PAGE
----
Despite the constant international calls to restore democracy, the king's determination to go ahead with his roadmap is apparent from the following events: appointment of regional and zonal administrators, announcement of municipal elections, his speech at the Afro-Asian conference and his interview with Time magazine.
The king has been criticising the parties and their leaders in almost every public address he has made, blaming them for compelling him to make the February First move. It seems clear from the king's interviews and speeches that the parties are to be blamed for pushing the country into the current political crisis in the last 14 years of their governance. This is not true. If we look back into our history, it is apparent that the real reasons of the conflict are age-old caste discrimination, social inequalities and feudalism prevalent since the Shah dynasty began more than 200 years back.
The Maoists exploited these inequities to popularise their armed struggle. The 104 years of autocratic Rana rule, 30 years of partyless Panchayat regime and multiparty democratic system were unable to solve these problems, consequently leading to the Maoist rebellion. It wasn't just caused by 14 years of multi-party democracy though it is true that the political parties were unable to seriously address these aforementioned causes.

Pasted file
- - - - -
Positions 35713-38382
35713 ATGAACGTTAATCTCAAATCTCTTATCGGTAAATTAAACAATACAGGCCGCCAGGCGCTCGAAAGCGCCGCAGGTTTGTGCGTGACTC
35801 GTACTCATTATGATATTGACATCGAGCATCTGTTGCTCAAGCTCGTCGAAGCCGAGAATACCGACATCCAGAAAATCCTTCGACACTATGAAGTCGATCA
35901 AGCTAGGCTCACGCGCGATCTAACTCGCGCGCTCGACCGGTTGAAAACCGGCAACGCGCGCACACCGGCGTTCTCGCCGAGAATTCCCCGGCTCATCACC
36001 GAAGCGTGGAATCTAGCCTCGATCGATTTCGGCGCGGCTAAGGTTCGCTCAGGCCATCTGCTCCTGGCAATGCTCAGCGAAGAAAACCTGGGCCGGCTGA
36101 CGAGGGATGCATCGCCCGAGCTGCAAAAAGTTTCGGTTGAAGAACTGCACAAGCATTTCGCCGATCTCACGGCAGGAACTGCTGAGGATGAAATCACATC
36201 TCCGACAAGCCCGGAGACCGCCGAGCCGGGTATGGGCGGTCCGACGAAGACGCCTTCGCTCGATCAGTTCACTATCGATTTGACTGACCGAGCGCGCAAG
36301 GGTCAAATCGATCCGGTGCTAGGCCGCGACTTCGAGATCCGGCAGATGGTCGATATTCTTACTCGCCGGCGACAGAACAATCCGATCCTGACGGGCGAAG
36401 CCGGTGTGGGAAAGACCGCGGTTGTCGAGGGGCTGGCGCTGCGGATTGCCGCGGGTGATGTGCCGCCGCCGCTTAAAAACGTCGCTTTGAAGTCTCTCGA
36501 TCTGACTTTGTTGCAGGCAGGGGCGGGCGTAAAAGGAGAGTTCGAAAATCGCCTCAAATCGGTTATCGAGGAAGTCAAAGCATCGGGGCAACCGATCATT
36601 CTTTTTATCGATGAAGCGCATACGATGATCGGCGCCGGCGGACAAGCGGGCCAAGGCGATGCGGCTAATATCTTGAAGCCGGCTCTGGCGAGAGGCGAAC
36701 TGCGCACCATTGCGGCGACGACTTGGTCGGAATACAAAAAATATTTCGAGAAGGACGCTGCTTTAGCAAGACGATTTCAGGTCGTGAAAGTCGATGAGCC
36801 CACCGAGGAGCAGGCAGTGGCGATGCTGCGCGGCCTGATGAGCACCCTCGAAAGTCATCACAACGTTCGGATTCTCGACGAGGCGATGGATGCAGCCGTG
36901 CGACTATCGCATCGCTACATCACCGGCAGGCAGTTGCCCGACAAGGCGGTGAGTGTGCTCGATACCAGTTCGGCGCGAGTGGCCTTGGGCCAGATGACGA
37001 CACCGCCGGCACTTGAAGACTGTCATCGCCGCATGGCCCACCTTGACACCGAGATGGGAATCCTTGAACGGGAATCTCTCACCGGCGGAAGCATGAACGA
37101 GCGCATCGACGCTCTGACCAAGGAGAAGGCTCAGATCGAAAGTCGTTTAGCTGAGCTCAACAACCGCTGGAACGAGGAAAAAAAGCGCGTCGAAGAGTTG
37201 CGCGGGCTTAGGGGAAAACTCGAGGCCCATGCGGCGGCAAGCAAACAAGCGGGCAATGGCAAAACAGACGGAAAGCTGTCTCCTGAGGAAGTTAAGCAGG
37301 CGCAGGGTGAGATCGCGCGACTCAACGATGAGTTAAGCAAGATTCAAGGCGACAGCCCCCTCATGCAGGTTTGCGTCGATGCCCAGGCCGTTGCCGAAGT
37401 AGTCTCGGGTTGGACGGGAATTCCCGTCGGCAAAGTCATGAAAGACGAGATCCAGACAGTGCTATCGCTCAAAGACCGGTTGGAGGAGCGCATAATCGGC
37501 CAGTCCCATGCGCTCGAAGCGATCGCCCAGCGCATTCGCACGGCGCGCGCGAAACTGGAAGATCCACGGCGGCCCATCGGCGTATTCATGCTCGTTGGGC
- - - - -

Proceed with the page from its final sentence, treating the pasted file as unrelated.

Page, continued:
This is where the parties proved themselves failures. But no politics can be considered democratic by sidelining political parties. The king himself believes that the only alternative to democracy is democracy. Nowhere in the world has peace been restored by suspending democratic processes to eliminate terrorism. After February First, we have experienced a 'directed democracy' that has deprived the nation of political rights, human rights, civil liberties and press freedom. So far, the king is moving alone with his roadmap without any consensus or dialogue. We don't know where this will lead Nepal.